Earlier this year, the U.S. Supreme Court overturned the Roe decision upholding the constitutional right to abortion. States have been quick to act — about half are implementing laws to outlaw or limit abortion. However, federal law trumps state law: the Emergency Medical Treatment and Labor Act (EMTALA), passed in 1986 to prevent hospitals from refusing to treat patients who arrive in emergency situations, requires Medicare-participating hospitals with emergency departments (EDs) to screen and stabilize people experiencing health care crises. In late August, two separate lawsuits reached contrasting results regarding the interaction between EMTALA and state abortion laws.
Under EMTALA, hospitals must screen individuals who come to EDs to determine if an emergency medical condition exists. That is, if withholding immediate care would place the health of the individual (or, in the case of a pregnant woman, her unborn child) in “serious jeopardy,” result in “serious impairment to bodily function,” or cause “serious dysfunction” to an organ or body part. If so, the hospital must then stabilize the patient to assure that the condition will not materially deteriorate.
The Supreme Court’s Dobbs decision presents professionals with a profound dilemma — what to do when the patient’s health and federal law calls for an emergency abortion that is prohibited by state law. The U.S. Department of Health and Human Services (HHS) issued guidance and a letter clarifying the obligation of health care providers in pregnancy emergencies to stabilize the condition of the mother, including inducing or performing an abortion if necessary. The guidance states:
“An emergency medical condition may include a condition that is likely or certain to become emergent without stabilizing treatment . . . [including] ectopic pregnancy, complications of pregnancy loss, or emergent hypertensive disorders, such as preeclampsia with severe features. When a state law . . . [draws an exception to an abortion prohibition] more narrowly than EMTALA’s emergency medical condition definition — that state law is preempted.”
EMTALA expressly takes precedence over state laws that directly conflict with it. Nevertheless, Texas, joined by two antiabortion medical associations, sued HHS, claiming that the guidance would require abortions prohibited by Texas law. In a separate case, the federal government sued Idaho, asserting that Idaho law prohibited providers from performing abortions even when abortion stabilizes an emergency medical condition, as required by EMTALA.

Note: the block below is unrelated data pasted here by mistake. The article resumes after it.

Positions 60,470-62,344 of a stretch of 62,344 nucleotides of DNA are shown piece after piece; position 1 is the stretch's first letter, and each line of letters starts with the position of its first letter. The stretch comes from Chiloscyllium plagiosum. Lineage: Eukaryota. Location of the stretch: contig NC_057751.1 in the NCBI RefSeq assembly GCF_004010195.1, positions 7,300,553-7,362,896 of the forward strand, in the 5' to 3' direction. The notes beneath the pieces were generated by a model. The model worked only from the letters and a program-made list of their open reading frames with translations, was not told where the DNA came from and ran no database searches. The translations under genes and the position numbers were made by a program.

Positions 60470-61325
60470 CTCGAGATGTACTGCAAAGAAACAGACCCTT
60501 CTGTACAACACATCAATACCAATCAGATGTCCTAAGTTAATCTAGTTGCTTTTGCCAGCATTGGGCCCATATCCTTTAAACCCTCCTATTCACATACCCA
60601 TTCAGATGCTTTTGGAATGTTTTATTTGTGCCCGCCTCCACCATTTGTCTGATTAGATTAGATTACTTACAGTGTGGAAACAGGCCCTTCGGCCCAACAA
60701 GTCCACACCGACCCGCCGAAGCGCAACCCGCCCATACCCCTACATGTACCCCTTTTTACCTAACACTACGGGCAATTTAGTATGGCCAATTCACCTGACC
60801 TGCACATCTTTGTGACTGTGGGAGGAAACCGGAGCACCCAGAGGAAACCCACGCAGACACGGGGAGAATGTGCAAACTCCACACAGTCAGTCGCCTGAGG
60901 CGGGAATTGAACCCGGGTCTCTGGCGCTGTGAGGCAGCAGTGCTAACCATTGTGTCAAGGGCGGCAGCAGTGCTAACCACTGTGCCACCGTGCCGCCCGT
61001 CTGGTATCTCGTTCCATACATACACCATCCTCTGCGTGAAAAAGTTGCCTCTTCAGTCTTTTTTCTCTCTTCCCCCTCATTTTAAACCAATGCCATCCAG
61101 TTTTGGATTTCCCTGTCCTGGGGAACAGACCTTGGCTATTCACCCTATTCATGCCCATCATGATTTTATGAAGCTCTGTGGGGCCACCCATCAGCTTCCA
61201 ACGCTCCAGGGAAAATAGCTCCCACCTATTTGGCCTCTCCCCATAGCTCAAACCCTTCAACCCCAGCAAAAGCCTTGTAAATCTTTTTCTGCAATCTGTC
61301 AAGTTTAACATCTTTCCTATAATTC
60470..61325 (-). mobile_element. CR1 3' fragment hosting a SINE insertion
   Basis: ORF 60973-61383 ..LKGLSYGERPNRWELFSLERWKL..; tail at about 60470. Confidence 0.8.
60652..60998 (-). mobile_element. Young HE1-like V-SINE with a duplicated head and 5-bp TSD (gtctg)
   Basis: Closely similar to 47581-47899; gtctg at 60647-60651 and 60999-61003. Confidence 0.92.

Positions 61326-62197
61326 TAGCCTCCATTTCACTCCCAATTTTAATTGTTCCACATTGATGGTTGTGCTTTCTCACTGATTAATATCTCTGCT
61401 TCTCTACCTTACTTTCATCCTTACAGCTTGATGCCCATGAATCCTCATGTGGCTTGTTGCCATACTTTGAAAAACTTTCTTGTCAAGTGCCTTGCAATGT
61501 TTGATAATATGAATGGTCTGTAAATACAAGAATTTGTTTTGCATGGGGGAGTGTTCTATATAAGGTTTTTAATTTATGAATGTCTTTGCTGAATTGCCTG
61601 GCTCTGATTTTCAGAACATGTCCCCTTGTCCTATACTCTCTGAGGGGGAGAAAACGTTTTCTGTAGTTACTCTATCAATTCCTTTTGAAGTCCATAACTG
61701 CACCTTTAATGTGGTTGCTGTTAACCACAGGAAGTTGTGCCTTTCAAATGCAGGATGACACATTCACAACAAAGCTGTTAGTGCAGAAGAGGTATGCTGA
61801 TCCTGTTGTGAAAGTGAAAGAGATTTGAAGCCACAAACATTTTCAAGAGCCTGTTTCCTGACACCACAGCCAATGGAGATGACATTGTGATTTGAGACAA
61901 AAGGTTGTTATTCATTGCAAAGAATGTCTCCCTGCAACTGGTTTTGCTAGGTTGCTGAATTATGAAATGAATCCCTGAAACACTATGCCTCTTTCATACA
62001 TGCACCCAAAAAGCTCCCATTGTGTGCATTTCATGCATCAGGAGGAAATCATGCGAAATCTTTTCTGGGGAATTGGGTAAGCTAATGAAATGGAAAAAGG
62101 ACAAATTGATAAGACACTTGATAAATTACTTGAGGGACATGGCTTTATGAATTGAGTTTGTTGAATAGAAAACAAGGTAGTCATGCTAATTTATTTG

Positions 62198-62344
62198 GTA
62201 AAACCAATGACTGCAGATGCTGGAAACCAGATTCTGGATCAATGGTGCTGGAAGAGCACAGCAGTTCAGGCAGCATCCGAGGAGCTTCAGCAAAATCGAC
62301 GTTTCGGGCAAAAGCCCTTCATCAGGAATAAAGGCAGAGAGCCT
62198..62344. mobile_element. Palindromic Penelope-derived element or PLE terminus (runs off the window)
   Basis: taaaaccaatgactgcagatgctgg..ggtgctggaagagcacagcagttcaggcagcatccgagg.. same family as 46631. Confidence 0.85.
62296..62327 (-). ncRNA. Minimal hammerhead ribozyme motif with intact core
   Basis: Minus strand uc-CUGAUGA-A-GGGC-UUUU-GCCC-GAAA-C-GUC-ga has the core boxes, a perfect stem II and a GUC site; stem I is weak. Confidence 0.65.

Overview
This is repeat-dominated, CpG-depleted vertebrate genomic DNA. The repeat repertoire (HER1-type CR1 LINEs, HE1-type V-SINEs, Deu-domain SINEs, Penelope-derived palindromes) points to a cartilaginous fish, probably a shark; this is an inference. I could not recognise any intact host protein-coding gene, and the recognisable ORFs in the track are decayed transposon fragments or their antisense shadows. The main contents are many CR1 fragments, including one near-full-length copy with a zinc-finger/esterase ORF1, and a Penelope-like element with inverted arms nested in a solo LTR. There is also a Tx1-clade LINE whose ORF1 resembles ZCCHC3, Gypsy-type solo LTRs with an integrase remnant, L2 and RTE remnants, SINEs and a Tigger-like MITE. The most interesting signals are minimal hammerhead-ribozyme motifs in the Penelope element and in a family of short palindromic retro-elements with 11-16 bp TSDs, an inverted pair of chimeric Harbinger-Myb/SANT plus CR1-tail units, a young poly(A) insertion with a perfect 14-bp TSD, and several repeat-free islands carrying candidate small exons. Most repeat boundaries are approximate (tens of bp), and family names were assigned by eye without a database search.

The Texas Case
Texas’s law prohibits abortion except where necessary to address a “life-threatening physical condition” that places the female at risk of death “or a serious risk of substantial impairment of a major bodily function.” The person who performs the abortion must “provide the best opportunity for the unborn child to survive” unless doing so would increase the risk to the mother.
Federal judge James Wesley Hendrix entered a preliminary injunction blocking the enforcement of the EMTALA guidance in Texas or against members of the medical groups that had sued. He said the guidance went “. . . well beyond EMTALA’s text, which protects both mothers and unborn children, is silent as to abortion, and preempts state law only when the two directly conflict.”
In ruling for Texas, Judge Hendrix stated repeatedly that the guidance:
“. . . directly conflicts with the doctor’s ongoing duty to provide care for both the mother and the unborn child when stabilizing a pregnant woman. . . . EMTALA does not say how to balance both interests. It leaves that determination to the doctor, who is bound by state law.”
He also held that the issuing of the guidance violated federal administrative law requirements because neither the state nor the medical groups had been given the opportunity to comment before adoption.
The Idaho Case
Federal Judge B. Lynn Winmill heard the federal challenge to Idaho’s law, which criminalizes all abortions. A physician is allowed a defense if the abortion was “necessary to prevent the death of the pregnant woman,” but not if it was necessary to prevent serious harm. Moreover, physicians must wait until death is imminent or certain before aborting, even if death is probable or the patient is suffering severe pain and risks potentially disabling injuries. A physician is effectively compelled to either comply with the Idaho law or EMTALA. Judge Winmill held the Constitution’s Supremacy Clause dictates that physicians comply with EMTALA.
Much of the decision focuses on physician affidavits, which graphically described the dilemma Idaho’s “total ban” imposes on physicians. Judge Winmill also noted the harm enforcement of the law would cause to patients, who have “the greatest stake in the outcome of this case.” He enjoined enforcement of the Idaho law insofar as it applies to medical care required by EMTALA, although it otherwise remains in effect.
The Future of State Abortion Laws and EMTALA
These cases address different issues: the Texas case enjoined the enforcement against the plaintiffs of an administrative interpretation of EMTALA while the Idaho case enjoined a state statute that conflicts with EMTALA. They also represent radically different perspectives. In Idaho, Judge Winmill focused on the stark realities of abortion bans and the dangers they impose on pregnant women and medical providers. Judge Hendrix in Texas was primarily focused on the “unborn child,” whom he sees as having equal rights under EMTALA.
Neither decision has yet been appealed, but the conflict between EMTALA and state abortion law may end up before the Supreme Court. In the interim, HHS has threatened to sue other states with laws that conflict with EMTALA and to sanction providers who do not allow EMTALA-required abortions. For now, in some states a woman puts her life or health at risk by becoming pregnant.